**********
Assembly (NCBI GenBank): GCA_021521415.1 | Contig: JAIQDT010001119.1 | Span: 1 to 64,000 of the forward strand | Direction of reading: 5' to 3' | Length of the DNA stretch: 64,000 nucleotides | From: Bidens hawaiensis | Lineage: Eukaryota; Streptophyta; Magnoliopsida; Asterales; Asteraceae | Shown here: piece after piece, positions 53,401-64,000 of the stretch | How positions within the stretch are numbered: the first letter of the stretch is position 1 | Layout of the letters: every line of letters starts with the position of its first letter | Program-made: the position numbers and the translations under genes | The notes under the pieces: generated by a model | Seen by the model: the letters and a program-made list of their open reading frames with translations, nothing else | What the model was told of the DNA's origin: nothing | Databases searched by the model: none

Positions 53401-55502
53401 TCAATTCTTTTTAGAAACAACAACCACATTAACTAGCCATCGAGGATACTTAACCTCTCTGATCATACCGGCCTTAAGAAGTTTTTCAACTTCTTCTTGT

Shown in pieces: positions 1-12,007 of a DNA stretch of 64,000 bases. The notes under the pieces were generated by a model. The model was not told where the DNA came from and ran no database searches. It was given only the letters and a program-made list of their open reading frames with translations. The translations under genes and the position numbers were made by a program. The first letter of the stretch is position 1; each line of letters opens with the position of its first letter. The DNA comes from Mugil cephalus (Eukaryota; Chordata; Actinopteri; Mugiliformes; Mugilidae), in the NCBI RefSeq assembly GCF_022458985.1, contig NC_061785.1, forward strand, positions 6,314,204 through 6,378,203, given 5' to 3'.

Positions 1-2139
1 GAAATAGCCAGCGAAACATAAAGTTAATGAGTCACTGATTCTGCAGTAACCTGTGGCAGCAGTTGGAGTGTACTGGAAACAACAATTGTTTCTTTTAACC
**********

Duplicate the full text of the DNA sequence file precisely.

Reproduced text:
Assembly (NCBI GenBank): GCA_021521415.1 | Contig: JAIQDT010001119.1 | Span: 1 to 64,000 of the forward strand | Direction of reading: 5' to 3' | Length of the DNA stretch: 64,000 nucleotides | From: Bidens hawaiensis | Lineage: Eukaryota; Streptophyta; Magnoliopsida; Asterales; Asteraceae | Shown here: piece after piece, positions 53,401-64,000 of the stretch | How positions within the stretch are numbered: the first letter of the stretch is position 1 | Layout of the letters: every line of letters starts with the position of its first letter | Program-made: the position numbers and the translations under genes | The notes under the pieces: generated by a model | Seen by the model: the letters and a program-made list of their open reading frames with translations, nothing else | What the model was told of the DNA's origin: nothing | Databases searched by the model: none

Positions 53401-55502
53401 TCAATTCTTTTTAGAAACAACAACCACATTAACTAGCCATCGAGGATACTTAACCTCTCTGATCATACCGGCCTTAAGAAGTTTTTCAACTTCTTCTTGT

Shown in pieces: positions 1-12,007 of a DNA stretch of 64,000 bases. The notes under the pieces were generated by a model. The model was not told where the DNA came from and ran no database searches. It was given only the letters and a program-made list of their open reading frames with translations. The translations under genes and the position numbers were made by a program. The first letter of the stretch is position 1; each line of letters opens with the position of its first letter. The DNA comes from Mugil cephalus (Eukaryota; Chordata; Actinopteri; Mugiliformes; Mugilidae), in the NCBI RefSeq assembly GCF_022458985.1, contig NC_061785.1, forward strand, positions 6,314,204 through 6,378,203, given 5' to 3'.

Positions 1-2139
1 GAAATAGCCAGCGAAACATAAAGTTAATGAGTCACTGATTCTGCAGTAACCTGTGGCAGCAGTTGGAGTGTACTGGAAACAACAATTGTTTCTTTTAACC